BARBARA: This is The Hip-hop Shakespeare Company, your company?

AKALA: Yeah, we did a production of Richard II which we’re revamping and will go on tour soon. But it was essentially a concept album with key passages from the text kept.

[CLIP of the Hip-Hop Shakespeare Company’s “Draw For Your Sword”]


Harry of Hereford, Lancaster, and Derby
Am I, who ready here do stand in arms.


We possess the speech.
Draw for your sword and settle your quarrels.
Draw for your sword or
See to it your knees meet and greet the ground,
Bow! Surrender yourself to the floor.


Draw for your sword or
See to it your knees meet and greet the ground,
Bow! Surrender yourself to the floor.
Mowbray: come, come, settle down,
Don’t spit away your blood when you don’t have a crown…

AKALA: But then the band and the actors who are also rappers and singers rewrote the rest of the story of Richard II as a collection of songs. And even the portions of the Shakespeare and text that they sung sit perfectly over music because he wrote in this rhythm and because it’s very musical.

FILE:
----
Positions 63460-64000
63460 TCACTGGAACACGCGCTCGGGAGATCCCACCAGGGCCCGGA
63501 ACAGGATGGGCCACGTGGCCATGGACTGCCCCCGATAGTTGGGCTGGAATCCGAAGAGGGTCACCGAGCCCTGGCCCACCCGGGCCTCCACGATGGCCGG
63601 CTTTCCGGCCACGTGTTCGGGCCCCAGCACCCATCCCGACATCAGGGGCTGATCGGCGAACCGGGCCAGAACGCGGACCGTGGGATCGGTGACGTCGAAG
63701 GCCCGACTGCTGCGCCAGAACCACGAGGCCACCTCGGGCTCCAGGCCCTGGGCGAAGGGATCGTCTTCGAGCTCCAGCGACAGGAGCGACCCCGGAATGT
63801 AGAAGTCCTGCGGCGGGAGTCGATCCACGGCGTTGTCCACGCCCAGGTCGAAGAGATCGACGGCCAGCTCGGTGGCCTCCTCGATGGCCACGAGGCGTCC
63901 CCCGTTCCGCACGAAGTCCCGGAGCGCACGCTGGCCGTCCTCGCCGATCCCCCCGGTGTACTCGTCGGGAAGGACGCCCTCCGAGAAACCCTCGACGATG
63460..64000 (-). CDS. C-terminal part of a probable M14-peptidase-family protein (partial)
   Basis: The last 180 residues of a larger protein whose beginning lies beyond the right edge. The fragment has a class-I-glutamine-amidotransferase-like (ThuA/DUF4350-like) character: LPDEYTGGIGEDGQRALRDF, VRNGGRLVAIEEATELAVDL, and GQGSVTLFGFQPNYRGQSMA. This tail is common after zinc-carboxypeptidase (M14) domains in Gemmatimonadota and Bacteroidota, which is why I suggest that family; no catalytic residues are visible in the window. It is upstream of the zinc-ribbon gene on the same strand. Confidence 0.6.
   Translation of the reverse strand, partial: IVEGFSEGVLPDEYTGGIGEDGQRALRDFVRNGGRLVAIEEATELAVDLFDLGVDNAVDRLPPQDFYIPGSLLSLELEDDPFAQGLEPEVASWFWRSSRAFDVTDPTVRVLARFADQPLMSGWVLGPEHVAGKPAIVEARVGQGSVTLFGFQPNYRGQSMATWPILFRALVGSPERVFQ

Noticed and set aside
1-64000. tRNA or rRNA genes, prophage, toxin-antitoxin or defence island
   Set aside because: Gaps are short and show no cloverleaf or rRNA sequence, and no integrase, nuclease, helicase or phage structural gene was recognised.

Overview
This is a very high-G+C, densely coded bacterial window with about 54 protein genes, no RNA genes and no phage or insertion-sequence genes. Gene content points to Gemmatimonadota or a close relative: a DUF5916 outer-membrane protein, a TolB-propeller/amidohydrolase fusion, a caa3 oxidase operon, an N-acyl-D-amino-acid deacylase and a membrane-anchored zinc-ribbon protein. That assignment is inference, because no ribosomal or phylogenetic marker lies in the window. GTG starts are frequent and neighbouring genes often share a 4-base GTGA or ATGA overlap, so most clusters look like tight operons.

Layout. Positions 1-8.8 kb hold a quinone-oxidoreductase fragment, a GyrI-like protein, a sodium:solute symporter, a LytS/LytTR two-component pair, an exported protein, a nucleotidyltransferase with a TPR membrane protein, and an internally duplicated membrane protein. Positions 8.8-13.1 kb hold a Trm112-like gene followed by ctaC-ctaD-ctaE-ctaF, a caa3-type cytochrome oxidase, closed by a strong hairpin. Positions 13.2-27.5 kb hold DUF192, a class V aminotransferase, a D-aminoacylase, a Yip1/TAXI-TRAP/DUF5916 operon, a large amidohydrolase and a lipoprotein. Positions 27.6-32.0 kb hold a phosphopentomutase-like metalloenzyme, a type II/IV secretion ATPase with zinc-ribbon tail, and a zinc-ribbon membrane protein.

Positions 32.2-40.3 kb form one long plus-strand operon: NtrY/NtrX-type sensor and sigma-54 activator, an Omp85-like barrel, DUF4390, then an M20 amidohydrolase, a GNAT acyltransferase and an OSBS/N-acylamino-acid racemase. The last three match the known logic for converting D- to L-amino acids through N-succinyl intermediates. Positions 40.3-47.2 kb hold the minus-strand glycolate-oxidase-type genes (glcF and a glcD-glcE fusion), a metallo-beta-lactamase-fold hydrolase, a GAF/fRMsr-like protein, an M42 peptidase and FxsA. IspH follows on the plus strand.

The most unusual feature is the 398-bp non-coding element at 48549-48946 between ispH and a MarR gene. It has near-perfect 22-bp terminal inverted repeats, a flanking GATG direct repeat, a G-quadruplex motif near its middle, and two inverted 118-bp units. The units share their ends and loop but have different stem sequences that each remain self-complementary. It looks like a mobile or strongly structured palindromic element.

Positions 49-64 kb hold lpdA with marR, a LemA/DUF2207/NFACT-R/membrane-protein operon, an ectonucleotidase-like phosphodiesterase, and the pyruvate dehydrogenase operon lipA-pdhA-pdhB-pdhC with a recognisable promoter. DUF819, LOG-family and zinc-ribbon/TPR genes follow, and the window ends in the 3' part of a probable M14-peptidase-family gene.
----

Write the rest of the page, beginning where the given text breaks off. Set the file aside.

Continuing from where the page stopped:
BARBARA: Well you also do this interesting exercise… I saw a presentation of yours in India where you asked people to find the pocket of the rhythm in a Shakespeare passage.

AKALA: So what we do with that is we take five different verses and we play a beat, any kind of beat and we… there’s… so not all of them are iambic. So, for example, if we take the end of The Tempest:

But release me from my bands
With the help of your good hands.
Gentle breath of yours my sails
Must fill, or else my project fails,

Which was to please. Now I want
Spirits to enforce, art to enchant,
And my ending is—

You can hear immediately that is not the same as “shall I compare thee to a summer’s day.” It doesn’t have the same roll to it. So we give people all different sorts of verses to show how versatile Shakespeare was and how much he experimented across his career. But also to show that there’s still a rhythm in it. And actually it’s a different challenge now and iambic pentameter is very easy to find the rhythm of because it’s consistent, whereas the stuff in The Tempest is much more difficult.

BARBARA: And what about rhyme? Because you talk, also in that presentation, about how rhyme differs from place to place, from language to language which I’ve never thought about it that way. That’s kind of fascinating.